Rice U. experts available to discuss oil prices, global energy fallout from Russia-Ukraine conflict


HOUSTON – (Feb. 24, 2022) – As Russia faces sanctions for invading Ukraine, experts from Rice University’s Baker Institute for Public Policy are available to discuss the potential impact of cutting off Russian gas supplies to European countries and what the conflict means for global oil prices.

Oil supply and prices

Mark Finley, fellow in energy and global oil at the institute and a senior fellow at the U.S. Association for Energy Economics, has over 35 years of experience working at the intersections of energy, economics and public policy. He can comment on market response to oil supplies.

“Oil prices have jumped following Russia’s invasion of Ukraine, reaching their highest levels since 2014,” Finley said. “While both President Biden and President Putin say they do not want to interfere with Russia’s exports of oil & natural gas, markets are worried.”

Jim Krane, the Wallace S. Wilson Fellow for Energy Studies, specializes in energy geopolitics with a focus on oil-exporting countries and the challenges they face. He can comment on the effect on OPEC and its production decisions.

“Russia had been a reliable supplier of the fuels that keep Europeans warm and illuminated. Of the EU’s imported energy, Russia supplies a third of the gas, 27 percent of the oil, 43 percent of the coal, and 20 percent of the uranium,” Krane wrote in a Feb. 3 op-ed for the Houston Chronicle.

“OPEC has about 4 million barrels per day of spare oil production capacity that remained offline as of this month. Most of that is in Saudi Arabia,” Krane said of the current situation. “There’s no question that the Saudis could move some of that oil into the market, which would send calming signals. But the Saudis might be more cautious now because of their relationship with Russia.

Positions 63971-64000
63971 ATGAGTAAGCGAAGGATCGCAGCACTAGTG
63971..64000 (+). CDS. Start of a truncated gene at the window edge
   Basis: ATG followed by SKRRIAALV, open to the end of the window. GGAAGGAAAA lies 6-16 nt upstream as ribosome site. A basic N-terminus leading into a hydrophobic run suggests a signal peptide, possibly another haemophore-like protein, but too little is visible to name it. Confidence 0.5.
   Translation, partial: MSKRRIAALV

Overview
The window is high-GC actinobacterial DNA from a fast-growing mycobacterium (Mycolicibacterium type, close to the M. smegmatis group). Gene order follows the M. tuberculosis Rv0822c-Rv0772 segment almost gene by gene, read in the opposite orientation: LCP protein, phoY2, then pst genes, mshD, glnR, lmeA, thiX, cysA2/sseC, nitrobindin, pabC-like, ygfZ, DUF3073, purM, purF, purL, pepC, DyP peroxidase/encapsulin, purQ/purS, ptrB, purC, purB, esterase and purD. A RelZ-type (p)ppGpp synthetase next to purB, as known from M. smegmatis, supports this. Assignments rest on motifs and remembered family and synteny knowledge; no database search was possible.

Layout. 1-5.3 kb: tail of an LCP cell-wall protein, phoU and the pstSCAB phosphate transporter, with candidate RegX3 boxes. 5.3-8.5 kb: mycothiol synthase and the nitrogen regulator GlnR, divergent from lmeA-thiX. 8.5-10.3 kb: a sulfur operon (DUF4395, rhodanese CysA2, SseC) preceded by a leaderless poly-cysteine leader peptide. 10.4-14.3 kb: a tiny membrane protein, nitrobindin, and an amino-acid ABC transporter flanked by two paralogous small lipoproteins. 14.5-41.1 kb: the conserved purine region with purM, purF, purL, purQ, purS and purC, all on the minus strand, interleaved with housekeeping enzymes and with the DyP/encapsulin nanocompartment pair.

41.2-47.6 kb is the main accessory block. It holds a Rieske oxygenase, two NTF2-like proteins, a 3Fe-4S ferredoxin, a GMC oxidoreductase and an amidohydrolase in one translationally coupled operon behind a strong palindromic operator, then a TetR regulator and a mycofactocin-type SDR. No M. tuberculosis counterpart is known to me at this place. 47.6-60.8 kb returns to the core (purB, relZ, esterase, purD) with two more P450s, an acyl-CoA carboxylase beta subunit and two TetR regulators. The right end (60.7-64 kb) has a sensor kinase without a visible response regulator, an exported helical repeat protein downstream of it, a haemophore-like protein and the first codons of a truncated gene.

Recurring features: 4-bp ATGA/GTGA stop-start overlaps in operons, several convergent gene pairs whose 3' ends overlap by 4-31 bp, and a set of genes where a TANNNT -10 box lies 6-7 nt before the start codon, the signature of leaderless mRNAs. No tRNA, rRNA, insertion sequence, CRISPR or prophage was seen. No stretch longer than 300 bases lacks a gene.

“They might not want to be seen blatantly taking sides with the West against Russia – or worse, seen to be ‘stealing’ Russia’s share of the oil market,” Krane continued. “It’s an unfamiliar place to be for Riyadh, a strong U.S. partner which until recently considered Russia – and the former Soviet Union – a major adversary.”

Russian gas supply

A new report, “Strategic Response Options If Russia Cuts Gas Supplies to Europe,” from the institute’s Center for Energy Studies (CES) argues that liquid natural gas (LNG) offers a strategic option to help Europe cope with the sudden disruption of gas supplies. The authors and their research areas are highlighted below and the executive summary can be found here.

“Today’s situation in Europe on the energy front is a stark reminder of the risks associated with overreliance on a single actor,” the authors wrote. “Russia supplies over one-third of the natural gas consumed in Europe on an annual basis.”

Kenneth Medlock, the James A. Baker III and Susan G. Baker Fellow in Energy and Resource Economics and senior director of the Center for Energy Studies, is a published expert in natural gas markets, energy commodity price relationships, national oil company behavior, economic development and energy demand. He can discuss the invasion’s impact on oil prices and the oil industry.

Gabe Collins, the Baker Botts Fellow in Energy and Environmental Regulatory Affairs, has a global research portfolio and currently focuses on unconventional oil and gas development,  the intersection between global commodity markets, and a range of environmental, legal and national security issues.

Anna Mikulska, nonresident fellow in energy studies for the CES, focuses on the geopolitics of natural gas within the European Union, former Soviet Bloc and Russia. Her current interests include the potential use of natural gas as a geoeconomic tool and investigating ways to leverage U.S. LNG exports to bolster European energy security.

Steven Miles, fellow in natural gas, researches energy transition issues related to LNG, natural gas markets, renewable energy and energy storage. Miles also serves as senior counsel at Baker Botts LLP, where he headed the LNG team for much of his 35 years as a lawyer.